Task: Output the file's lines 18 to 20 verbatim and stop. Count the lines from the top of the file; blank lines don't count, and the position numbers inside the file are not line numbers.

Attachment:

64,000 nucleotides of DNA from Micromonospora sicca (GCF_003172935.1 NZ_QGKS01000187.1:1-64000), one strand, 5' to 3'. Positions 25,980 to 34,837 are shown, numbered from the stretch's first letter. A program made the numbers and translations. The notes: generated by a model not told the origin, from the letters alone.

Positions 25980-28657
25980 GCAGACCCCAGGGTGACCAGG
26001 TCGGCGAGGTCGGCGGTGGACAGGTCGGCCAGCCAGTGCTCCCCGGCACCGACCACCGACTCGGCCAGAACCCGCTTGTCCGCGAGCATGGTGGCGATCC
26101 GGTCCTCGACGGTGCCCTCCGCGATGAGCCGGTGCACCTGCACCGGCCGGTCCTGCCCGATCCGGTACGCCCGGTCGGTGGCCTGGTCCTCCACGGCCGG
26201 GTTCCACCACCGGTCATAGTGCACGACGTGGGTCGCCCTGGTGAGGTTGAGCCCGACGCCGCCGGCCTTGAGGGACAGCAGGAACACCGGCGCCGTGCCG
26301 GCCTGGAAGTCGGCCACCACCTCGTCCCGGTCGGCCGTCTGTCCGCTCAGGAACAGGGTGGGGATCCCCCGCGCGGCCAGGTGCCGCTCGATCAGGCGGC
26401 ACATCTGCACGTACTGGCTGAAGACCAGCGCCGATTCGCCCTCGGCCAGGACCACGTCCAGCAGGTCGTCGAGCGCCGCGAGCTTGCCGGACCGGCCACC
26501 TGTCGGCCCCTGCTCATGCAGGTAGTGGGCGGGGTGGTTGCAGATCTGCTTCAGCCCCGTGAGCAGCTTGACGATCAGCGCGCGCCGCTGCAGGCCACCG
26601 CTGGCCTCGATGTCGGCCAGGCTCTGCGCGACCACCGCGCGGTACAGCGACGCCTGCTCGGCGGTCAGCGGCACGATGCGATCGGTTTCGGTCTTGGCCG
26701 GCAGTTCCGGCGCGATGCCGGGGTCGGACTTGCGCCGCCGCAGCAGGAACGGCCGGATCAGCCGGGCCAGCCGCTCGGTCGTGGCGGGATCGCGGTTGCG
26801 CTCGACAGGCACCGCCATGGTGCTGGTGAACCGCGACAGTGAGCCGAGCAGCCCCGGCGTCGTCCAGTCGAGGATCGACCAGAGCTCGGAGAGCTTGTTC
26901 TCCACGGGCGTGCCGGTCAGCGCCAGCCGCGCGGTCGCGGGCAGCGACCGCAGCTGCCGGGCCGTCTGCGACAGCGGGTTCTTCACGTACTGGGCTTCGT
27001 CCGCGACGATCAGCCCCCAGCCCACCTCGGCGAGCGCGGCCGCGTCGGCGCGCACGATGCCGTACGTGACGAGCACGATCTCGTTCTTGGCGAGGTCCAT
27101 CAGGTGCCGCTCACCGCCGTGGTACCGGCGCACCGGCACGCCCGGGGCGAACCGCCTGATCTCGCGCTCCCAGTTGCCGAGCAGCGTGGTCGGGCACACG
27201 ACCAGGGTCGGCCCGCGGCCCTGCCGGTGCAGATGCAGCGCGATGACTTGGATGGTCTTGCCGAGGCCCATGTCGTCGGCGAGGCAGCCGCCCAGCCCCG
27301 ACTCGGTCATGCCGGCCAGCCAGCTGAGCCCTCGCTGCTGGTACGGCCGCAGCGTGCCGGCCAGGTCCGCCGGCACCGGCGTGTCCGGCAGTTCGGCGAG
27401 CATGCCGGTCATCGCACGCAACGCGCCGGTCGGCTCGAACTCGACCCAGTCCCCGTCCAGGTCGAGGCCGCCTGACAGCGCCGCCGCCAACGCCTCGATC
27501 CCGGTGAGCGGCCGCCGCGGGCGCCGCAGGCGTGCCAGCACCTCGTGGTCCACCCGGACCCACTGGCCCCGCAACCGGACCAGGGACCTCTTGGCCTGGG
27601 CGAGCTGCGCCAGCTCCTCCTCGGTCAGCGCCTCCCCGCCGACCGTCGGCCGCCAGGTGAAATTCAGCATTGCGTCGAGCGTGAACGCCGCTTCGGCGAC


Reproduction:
27401 CATGCCGGTCATCGCACGCAACGCGCCGGTCGGCTCGAACTCGACCCAGTCCCCGTCCAGGTCGAGGCCGCCTGACAGCGCCGCCGCCAACGCCTCGATC
27501 CCGGTGAGCGGCCGCCGCGGGCGCCGCAGGCGTGCCAGCACCTCGTGGTCCACCCGGACCCACTGGCCCCGCAACCGGACCAGGGACCTCTTGGCCTGGG
27601 CGAGCTGCGCCAGCTCCTCCTCGGTCAGCGCCTCCCCGCCGACCGTCGGCCGCCAGGTGAAATTCAGCATTGCGTCGAGCGTGAACGCCGCTTCGGCGAC